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Sports Kylie Masse wins gold, sets new Commonwealth backstroke record

15:27  07 april  2018
15:27  07 april  2018 Source:   cbc.ca

Penny Oleksiak announces grandmother's death before Commonwealth Games debut

  Penny Oleksiak announces grandmother's death before Commonwealth Games debut Olympic champion Penny Oleksiak will be competing with a heavy heart at the Commonwealth Games after posting a tweet about the death of her grandmother on Wednesday. Just as the opening ceremony was drawing to a close on Wednesday, the Canadian swimmer announced her grandmother had died.

Canada’s Kylie Masse took gold in the women’s 100-metre backstroke at the Commonwealth Games on Saturday night. Taylor Ruck sets record , wins Canada's first gold of Commonwealth Games.

In the final she again set the record , just out-touching Emily Seebohm for the gold medal. After seeing she had won the event she told reports how she felt about the win and coming in to the event as the favoruite ^ " Kylie Masse maintains domination of backstroke with gold at Commonwealth Games".

a person wearing a blue shirt: Canada's Kylie Masse held off two-time defending champ Emily Seebohm to win gold in the women's 100-metre backstroke at the Commonwealth Games.© Rick Rycroft/Associated Press Canada's Kylie Masse held off two-time defending champ Emily Seebohm to win gold in the women's 100-metre backstroke at the Commonwealth Games.

GOLD COAST, Australia — They may be known as the 'Friendly Games', but that doesn't mean there's no room for a friendly rivalry.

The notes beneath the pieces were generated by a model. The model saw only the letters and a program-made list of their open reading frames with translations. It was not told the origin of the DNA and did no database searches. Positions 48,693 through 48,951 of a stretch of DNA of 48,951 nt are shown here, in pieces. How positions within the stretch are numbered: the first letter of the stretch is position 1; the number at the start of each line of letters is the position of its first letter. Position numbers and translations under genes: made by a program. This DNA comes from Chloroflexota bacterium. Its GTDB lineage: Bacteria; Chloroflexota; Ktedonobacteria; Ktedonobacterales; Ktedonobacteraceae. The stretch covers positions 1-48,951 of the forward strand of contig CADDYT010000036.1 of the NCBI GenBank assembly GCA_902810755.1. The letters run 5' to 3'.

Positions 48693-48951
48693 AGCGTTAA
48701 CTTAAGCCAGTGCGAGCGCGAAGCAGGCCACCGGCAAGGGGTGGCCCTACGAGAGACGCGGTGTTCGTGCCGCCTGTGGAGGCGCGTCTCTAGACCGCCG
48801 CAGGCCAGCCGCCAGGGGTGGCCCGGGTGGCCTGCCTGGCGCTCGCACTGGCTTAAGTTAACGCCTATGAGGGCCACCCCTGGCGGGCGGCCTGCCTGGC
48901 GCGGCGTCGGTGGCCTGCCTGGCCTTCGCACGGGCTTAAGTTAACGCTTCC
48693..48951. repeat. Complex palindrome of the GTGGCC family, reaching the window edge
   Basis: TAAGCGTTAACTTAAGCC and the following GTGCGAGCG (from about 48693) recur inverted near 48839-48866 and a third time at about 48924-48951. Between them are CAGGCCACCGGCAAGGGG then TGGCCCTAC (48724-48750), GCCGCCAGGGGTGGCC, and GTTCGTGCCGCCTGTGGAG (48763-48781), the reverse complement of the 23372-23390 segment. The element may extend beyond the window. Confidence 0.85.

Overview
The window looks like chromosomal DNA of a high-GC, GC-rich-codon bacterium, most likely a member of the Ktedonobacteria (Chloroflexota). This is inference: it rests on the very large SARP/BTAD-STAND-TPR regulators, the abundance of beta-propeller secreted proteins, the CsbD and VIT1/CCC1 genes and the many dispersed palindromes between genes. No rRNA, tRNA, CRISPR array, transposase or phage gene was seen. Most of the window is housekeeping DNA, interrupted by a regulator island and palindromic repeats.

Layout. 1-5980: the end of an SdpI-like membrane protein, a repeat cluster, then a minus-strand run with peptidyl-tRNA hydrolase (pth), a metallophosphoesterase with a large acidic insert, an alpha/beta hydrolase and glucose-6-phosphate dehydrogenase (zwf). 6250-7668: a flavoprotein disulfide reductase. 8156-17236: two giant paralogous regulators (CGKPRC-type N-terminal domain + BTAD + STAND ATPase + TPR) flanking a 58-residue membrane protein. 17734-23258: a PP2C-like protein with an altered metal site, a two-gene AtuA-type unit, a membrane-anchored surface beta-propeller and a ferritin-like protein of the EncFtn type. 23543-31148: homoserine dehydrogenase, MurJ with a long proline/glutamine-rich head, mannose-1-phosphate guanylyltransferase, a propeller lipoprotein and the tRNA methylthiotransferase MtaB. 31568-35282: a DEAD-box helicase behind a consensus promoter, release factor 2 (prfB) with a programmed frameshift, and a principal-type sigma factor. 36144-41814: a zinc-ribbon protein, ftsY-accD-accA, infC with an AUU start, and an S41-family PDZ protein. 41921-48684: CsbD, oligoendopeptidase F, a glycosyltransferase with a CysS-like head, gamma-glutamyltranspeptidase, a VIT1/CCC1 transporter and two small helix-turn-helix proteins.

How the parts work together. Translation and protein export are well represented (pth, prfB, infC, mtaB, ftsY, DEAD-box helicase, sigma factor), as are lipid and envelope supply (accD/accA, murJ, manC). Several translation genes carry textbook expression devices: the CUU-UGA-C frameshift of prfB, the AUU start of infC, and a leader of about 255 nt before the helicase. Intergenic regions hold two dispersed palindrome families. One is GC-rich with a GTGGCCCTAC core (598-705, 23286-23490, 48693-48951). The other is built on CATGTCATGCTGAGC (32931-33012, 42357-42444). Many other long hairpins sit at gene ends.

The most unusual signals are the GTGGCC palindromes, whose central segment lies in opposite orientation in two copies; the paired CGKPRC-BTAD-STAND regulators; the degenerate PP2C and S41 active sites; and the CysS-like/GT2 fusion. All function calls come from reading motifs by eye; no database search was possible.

Canada's Kylie Masse took gold in the women's 100-metre backstroke at the Commonwealth Games on Saturday night in the Gold Coast, fending off strong competition from host-country favourite and two-time defending Games champion Emily Seebohm.

It marked the third time Masse lowered the Games record, which now stands at 58.63 seconds, in just two days. That record, like the 100m title, also used to belong to Seebohm.

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World record -holder Kylie Masse of Canada set a new Commonwealth Games mark in the 100-metre backstroke during Friday's heats, then lowered it in the semifinals Masse (pronounced Moss) holds the world record at 58.10, set at the 2017 FINA world championships in Budapest when she won gold .

Canada’s Kylie Masse took gold in the women’s 100-metre backstroke at the Commonwealth Games on Saturday night. It marked the third time Masse lowered the Games record in the Gold Coast.

Fellow Canadian Taylor Ruck took bronze in 58.97, marking her second medal of the evening after a silver in the 50m freestyle, and fourth medal overall in the Gold Coast.

Just three-hundredths of a second separated Masse from Seebohm.

"I knew Emily was going to be there with me the whole way, and I knew it was going to come down to the finish, " Masse says. "I just tried to focus in and hammer those last few strokes and try and get my hand on the wall first, I was happy I was able to do that."

More showdowns to come

Round 1 may have gone to Masse, but the 100m final is only the first of what's shaping up to be a thrilling contest between the two swimmers here on Australia's east coast.

"[Seebohm] is an incredible swimmer," Masse says. "A great role model to me in backstroke and I really look forward to racing her for the rest of the meet."